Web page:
For players in the formative years of their professional career, exposure to success is incredibly important. Therefore, it would be foolish to argue that the biggest clubs shouldn’t utilise their equally established youth setup to develop their talent pool right in front of their eyes. However, there are many strands of developmental success that cannot be replicated in academy football.
The rapport built with fans and the worldliness and wisdom learnt from veteran teammates is essential in preparation for senior football. Conversely, there are aspects of loan spells, such as the language barrier and cultural embedding when venturing abroad that flare up its issues, as does the shift in mindset and motivation when dropping into the divisions below.
A middle ground is so often the saintly solution to such problems, where every pro and con is gradually spoon-fed to eliminate any stress and measure satisfaction and success in a way that neither overwhelms nor overindulges a young player at the height of their emotional and psychological evolution. In many instances, that happy medium is second-tier football. In this instance, the Championship.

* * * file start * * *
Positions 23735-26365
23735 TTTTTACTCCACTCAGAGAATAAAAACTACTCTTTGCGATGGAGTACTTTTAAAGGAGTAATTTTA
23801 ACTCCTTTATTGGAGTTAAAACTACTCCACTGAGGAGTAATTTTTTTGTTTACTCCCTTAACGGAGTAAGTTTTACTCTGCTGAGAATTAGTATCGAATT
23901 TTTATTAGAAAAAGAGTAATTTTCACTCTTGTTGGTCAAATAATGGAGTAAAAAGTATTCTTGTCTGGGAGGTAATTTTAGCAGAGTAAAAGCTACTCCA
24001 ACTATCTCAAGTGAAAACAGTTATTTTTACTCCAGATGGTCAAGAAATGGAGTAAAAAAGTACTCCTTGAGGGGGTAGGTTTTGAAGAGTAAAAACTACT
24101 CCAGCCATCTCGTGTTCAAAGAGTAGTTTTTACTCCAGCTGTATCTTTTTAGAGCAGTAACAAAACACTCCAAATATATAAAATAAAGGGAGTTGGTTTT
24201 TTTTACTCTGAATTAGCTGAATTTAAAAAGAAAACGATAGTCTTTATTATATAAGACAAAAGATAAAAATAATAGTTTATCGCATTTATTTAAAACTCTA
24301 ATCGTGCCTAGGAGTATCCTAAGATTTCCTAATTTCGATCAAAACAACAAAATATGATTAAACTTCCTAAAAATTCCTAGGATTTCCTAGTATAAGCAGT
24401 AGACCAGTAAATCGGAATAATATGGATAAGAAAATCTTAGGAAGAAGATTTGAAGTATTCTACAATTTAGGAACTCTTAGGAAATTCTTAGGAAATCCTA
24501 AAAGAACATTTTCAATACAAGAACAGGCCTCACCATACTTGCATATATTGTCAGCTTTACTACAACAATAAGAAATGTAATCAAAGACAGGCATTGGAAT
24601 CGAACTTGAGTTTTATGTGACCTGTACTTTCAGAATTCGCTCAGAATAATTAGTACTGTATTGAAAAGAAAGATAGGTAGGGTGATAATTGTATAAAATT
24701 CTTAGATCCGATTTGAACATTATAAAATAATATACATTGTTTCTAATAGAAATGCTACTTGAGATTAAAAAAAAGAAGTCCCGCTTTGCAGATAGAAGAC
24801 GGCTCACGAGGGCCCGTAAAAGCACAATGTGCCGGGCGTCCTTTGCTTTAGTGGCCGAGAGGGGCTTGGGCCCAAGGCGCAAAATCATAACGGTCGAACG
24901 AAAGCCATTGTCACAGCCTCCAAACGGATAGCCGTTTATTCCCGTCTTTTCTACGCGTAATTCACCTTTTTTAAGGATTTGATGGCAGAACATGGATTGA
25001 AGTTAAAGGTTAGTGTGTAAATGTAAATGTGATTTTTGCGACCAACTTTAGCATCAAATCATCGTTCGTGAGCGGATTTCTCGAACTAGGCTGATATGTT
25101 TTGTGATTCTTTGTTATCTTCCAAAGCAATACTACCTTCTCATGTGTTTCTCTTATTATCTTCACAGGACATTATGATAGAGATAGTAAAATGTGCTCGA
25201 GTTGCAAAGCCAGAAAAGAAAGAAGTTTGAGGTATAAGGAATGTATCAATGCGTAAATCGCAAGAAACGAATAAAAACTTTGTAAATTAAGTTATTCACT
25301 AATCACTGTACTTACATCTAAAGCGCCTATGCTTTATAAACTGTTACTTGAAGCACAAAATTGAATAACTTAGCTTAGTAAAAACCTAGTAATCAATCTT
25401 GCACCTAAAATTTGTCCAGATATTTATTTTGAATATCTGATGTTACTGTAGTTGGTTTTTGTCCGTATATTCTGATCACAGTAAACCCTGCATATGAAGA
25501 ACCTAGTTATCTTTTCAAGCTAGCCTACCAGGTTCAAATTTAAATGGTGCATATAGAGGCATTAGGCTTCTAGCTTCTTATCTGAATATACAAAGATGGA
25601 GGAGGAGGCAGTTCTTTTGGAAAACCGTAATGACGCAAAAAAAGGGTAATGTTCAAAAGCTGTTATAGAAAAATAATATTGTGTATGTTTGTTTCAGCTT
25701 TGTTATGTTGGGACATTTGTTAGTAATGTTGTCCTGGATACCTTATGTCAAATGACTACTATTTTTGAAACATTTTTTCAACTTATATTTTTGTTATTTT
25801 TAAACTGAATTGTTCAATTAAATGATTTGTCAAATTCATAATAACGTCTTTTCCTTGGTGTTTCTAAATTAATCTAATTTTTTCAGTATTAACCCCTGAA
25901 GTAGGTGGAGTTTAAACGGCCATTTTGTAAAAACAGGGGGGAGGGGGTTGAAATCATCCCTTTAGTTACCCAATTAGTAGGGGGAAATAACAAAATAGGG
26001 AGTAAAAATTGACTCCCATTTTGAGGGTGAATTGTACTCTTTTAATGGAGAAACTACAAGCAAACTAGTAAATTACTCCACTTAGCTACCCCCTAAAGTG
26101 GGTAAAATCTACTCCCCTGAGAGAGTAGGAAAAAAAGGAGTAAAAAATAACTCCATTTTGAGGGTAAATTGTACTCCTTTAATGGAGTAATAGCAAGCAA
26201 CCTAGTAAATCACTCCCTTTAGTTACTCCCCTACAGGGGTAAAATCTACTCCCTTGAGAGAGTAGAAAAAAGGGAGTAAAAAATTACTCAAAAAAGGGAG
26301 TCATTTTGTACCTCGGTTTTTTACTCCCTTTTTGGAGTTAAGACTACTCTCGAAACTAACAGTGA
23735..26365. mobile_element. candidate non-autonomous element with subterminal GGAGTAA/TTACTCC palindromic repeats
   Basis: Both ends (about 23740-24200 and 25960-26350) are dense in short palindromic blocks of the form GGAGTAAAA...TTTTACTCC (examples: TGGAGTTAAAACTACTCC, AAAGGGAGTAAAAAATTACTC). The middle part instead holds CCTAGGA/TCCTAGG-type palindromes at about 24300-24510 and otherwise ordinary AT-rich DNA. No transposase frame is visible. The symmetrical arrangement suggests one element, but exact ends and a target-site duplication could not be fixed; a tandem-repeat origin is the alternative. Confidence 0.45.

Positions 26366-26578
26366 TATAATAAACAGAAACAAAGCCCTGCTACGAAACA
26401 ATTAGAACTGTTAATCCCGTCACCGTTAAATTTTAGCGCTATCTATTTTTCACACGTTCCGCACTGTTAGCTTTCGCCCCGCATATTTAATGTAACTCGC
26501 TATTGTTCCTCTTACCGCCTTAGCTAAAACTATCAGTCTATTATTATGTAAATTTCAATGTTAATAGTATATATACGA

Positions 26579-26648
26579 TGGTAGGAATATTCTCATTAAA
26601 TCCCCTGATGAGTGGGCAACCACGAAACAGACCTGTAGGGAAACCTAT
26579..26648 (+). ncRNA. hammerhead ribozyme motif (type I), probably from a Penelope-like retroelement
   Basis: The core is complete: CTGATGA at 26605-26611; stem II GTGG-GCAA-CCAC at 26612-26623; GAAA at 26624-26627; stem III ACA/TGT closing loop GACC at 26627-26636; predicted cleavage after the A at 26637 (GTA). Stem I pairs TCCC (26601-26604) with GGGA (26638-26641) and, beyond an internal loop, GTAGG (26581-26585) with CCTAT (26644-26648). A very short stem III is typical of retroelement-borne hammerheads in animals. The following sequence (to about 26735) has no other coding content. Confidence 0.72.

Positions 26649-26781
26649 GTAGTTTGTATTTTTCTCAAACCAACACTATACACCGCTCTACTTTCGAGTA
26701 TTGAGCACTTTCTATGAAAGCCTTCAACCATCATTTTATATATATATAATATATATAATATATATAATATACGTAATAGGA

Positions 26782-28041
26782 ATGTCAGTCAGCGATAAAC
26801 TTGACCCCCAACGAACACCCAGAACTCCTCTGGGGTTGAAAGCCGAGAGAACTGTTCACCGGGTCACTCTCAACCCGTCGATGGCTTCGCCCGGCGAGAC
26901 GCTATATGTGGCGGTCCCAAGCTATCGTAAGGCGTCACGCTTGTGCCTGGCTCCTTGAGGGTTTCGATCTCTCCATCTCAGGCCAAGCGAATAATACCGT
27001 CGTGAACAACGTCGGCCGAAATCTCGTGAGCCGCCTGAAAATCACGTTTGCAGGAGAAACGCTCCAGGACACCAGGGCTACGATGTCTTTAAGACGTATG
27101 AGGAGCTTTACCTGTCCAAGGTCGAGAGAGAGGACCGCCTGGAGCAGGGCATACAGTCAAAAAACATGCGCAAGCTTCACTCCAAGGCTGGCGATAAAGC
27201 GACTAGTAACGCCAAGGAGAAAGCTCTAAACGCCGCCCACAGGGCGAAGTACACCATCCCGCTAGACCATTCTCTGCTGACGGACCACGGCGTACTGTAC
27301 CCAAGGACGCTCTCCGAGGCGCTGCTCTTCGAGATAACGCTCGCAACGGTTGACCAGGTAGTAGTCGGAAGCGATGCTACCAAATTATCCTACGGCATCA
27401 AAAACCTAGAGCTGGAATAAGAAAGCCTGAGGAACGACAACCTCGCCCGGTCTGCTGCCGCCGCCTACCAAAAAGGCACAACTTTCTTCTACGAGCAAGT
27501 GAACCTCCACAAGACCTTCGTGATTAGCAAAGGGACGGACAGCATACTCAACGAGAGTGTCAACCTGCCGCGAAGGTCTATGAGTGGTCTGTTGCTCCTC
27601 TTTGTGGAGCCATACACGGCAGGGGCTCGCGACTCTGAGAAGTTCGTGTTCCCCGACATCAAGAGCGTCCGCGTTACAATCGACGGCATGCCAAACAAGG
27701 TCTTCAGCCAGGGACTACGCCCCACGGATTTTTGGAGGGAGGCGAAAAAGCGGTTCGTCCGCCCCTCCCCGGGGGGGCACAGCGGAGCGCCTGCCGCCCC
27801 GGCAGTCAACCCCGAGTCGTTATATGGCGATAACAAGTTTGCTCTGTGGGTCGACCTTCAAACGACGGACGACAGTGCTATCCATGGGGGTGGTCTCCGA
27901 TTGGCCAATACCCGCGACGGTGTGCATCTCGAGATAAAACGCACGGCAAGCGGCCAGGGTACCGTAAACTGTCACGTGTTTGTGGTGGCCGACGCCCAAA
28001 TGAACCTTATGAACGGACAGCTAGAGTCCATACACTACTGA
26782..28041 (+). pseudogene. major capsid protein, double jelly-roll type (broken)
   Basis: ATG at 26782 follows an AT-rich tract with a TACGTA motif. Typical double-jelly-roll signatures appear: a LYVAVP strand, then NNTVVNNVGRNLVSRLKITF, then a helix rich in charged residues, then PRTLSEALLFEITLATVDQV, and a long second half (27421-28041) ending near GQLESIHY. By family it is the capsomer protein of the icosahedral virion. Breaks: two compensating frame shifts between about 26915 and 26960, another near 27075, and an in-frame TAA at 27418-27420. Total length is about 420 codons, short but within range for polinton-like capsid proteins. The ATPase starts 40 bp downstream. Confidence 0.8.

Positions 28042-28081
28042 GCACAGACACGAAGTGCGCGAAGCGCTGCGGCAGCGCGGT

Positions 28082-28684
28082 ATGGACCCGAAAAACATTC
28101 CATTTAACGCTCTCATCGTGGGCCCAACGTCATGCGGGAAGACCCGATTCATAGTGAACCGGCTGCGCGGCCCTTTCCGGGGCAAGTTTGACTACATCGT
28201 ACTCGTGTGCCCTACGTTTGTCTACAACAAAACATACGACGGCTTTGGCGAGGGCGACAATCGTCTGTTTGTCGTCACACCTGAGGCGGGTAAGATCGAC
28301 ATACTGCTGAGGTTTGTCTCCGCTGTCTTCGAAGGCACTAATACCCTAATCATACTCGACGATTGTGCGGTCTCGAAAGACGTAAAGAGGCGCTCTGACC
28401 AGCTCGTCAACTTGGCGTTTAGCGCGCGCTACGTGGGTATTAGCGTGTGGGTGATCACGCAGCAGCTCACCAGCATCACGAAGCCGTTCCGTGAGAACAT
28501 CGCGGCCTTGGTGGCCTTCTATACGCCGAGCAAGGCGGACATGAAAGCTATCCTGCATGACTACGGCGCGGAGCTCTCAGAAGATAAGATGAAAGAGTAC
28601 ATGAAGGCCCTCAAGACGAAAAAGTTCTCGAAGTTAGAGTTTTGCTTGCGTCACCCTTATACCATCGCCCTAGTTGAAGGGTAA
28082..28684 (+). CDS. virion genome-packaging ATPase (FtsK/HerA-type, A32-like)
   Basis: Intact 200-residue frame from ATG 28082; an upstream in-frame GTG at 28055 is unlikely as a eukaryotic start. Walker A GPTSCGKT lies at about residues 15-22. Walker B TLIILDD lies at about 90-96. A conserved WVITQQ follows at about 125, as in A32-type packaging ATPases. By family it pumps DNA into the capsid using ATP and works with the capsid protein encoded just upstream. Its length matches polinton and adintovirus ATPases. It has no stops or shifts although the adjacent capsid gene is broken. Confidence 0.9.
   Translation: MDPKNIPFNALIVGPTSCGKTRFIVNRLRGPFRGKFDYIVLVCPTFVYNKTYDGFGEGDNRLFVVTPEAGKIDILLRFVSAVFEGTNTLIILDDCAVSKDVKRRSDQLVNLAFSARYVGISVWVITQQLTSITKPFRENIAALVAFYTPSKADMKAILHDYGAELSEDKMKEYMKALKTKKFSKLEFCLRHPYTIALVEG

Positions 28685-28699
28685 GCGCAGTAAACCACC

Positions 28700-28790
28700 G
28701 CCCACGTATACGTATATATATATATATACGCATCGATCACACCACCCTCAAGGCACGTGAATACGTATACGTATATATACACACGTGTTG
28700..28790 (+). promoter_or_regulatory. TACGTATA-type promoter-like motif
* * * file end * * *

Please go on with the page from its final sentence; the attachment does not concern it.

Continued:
With the exception of Dean Henderson, recent years haven’t seen Manchester United make use of the second tier in the way that the likes of Manchester City, Arsenal and especially Chelsea have. Mason Mount, Tammy Abraham and Fikayo Tomori are all examples of players who have benefitted from the competitive yet comforting nature of the league, which, in the critical stage of a footballer’s career that distinguishes an elite level player from the many that become stuck in the lower leagues, is an essential compromise to have.
As a result, the advent of James Garner’s impressive spell at Nottingham Forest last season has whet the appetite of Ole Gunnar Solskjaer in a summer that saw Garner return to the City Ground, where he will face three of his United teammates looking to reap the rewards earned by the aforementioned Chelsea trio among many others.
In recent loan spells with Salford and MK Dons, Di’Shon Bernard and Ethan Laird landed more lucrative moves to Hull and Swansea. On the other hand, Tahith Chong experienced quite the opposite after settling for sporadic minutes at Werder Bremen and Club Brugge, a move to Birmingham indicating his intention to become the focal point of a team and find regular minutes in doing so.